Many homes are experiencing levels of stress that would have been unimaginable just a few months ago.
Job losses, reduced hours, educational uncertainty, family health, unrelenting social media strife, delayed government benefits, riots and protests, places of worship closed, shifting local mandates, and isolation from key family members can take a toll on our lives. It is a challenging time for adults and downright destabilizing for children.
The Harvard Center for the Developing Child says, “Think of resilience as a seesaw or balance scale, where negative experiences tip the scale toward bad outcomes, and positive experiences tip it toward good outcomes.”
This Harvard study offers both hope and challenge.
The issues bombarding us can lead to a sense of fear, despair and hopelessness. It can drive us to emotional and physical isolation which can erode our resilience faster than we can restore it. The 24-hour news cycle has become a one-sided diet of doom and disaster.
We must feed our minds with the food that grows resilience — those two ingredients are appreciation and gratitude. Psychologist Jordan Peterson encourages us to “be grateful in spite of our sufferings.”
When challenges and anxieties pile up on the negative side of our emotional fulcrum the balance is tipped towards depression and anxiety. Gratitude and appreciation are the antidotes to an eroding emotional well-being.
I am not talking about “pie in the sky” self-talk or a “whistle a happy tune” Disney approach to our current social climate. I am suggesting gratitude in spite of our suffering, not as a diversion or an escape from reality. It is important to feel and process our negative emotions but it is harmful to wallow in them or to orient our life towards them.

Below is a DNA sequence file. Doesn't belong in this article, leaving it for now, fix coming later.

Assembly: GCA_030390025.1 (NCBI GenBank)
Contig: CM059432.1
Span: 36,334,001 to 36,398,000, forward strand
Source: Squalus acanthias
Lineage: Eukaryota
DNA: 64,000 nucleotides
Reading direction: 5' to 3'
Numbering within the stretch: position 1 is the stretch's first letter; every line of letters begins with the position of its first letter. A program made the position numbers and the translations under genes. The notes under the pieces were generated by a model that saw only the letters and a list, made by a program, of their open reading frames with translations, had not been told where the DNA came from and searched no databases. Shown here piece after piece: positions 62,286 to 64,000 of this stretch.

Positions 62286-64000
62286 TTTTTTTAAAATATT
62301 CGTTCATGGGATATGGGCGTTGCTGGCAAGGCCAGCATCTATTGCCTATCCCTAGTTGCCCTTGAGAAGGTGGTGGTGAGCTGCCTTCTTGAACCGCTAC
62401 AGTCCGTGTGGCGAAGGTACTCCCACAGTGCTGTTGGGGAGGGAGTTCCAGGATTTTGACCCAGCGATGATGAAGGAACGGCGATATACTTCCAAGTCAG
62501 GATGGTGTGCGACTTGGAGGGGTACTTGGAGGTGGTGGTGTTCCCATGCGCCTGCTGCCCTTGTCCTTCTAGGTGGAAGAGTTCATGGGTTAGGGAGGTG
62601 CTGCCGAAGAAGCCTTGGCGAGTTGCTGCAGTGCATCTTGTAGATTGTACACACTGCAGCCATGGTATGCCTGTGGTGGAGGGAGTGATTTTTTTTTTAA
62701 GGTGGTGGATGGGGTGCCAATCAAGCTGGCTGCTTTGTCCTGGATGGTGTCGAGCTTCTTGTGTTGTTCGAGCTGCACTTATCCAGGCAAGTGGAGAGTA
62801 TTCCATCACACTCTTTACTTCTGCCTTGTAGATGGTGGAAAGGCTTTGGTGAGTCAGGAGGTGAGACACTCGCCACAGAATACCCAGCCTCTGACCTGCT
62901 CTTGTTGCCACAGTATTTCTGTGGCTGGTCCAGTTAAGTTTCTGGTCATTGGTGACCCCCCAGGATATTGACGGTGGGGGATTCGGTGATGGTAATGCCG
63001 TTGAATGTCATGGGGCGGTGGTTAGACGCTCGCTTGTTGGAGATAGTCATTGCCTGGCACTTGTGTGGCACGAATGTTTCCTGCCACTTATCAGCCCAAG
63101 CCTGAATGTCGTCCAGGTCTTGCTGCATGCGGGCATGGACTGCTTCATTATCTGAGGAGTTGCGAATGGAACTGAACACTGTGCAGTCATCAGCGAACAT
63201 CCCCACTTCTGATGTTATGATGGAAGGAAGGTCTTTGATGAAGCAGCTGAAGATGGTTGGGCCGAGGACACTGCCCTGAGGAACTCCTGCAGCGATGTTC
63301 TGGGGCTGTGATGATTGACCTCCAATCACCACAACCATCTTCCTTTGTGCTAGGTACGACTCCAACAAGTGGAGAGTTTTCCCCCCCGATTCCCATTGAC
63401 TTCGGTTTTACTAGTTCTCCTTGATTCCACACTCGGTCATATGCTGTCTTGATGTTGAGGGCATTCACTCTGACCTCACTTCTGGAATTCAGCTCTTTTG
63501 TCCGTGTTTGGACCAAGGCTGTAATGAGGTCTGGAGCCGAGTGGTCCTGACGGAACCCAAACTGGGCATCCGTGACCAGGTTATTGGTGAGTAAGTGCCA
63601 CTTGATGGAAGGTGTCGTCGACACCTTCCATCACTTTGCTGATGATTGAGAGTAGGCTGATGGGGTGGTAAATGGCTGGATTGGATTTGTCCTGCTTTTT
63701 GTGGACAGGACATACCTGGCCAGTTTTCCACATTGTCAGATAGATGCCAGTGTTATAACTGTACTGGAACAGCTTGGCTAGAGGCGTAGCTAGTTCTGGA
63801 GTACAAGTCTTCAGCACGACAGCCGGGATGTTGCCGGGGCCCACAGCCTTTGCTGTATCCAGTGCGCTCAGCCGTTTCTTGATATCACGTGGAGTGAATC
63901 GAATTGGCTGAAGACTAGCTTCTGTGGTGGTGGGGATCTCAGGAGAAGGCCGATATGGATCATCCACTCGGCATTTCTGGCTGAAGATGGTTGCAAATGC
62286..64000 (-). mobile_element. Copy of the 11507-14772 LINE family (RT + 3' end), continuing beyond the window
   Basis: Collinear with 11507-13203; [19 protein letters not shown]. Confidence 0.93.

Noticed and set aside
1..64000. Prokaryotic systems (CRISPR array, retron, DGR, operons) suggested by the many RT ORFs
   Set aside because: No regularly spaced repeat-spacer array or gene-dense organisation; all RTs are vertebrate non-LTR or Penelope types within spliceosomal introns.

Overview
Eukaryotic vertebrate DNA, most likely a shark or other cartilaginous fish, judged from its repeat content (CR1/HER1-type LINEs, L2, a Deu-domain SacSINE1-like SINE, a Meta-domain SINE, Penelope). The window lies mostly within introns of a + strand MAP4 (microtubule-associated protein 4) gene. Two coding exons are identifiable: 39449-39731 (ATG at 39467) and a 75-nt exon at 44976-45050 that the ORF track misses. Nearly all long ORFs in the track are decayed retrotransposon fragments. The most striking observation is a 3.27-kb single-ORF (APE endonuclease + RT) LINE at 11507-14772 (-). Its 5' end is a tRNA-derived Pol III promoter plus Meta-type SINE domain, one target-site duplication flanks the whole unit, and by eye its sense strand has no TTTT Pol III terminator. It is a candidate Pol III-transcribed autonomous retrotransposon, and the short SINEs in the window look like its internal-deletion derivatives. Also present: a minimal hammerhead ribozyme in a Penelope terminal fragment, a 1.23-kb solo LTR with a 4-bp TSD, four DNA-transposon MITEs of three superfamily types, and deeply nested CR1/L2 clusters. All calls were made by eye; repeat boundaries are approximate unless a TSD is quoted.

In the current social context, gratitude and appreciation must be intentionally cultivated and reality based.
Some psychologists have suggested that a 3 to 1 ratio of positive to negative thoughts are necessary for emotional well-being. This kind of positivity and joyful support in parents also has a calming effect in the household. We need to remember that a child’s development doesn’t pause during a crisis.
Making space for gratitude keeps us focused on what feeds our soul. It can also shape our day by reminding us who and what matters most in our lives.
Beginning and ending our day this way can also recalibrate our anxieties and focus our energy on the difficulties at hand.
Jordan Peterson suggests that we should proactively “respond to a challenge rather than [passively] bracing for a catastrophe.” This kind of purposeful lifestyle takes clarity, energy, and a gathering of emotional resources to be effective.
Appreciation and gratitude will bolster our emotional resilience and gives us the strength we need to spend our resources in the demanding areas of social justice, personal wellness and community well-being.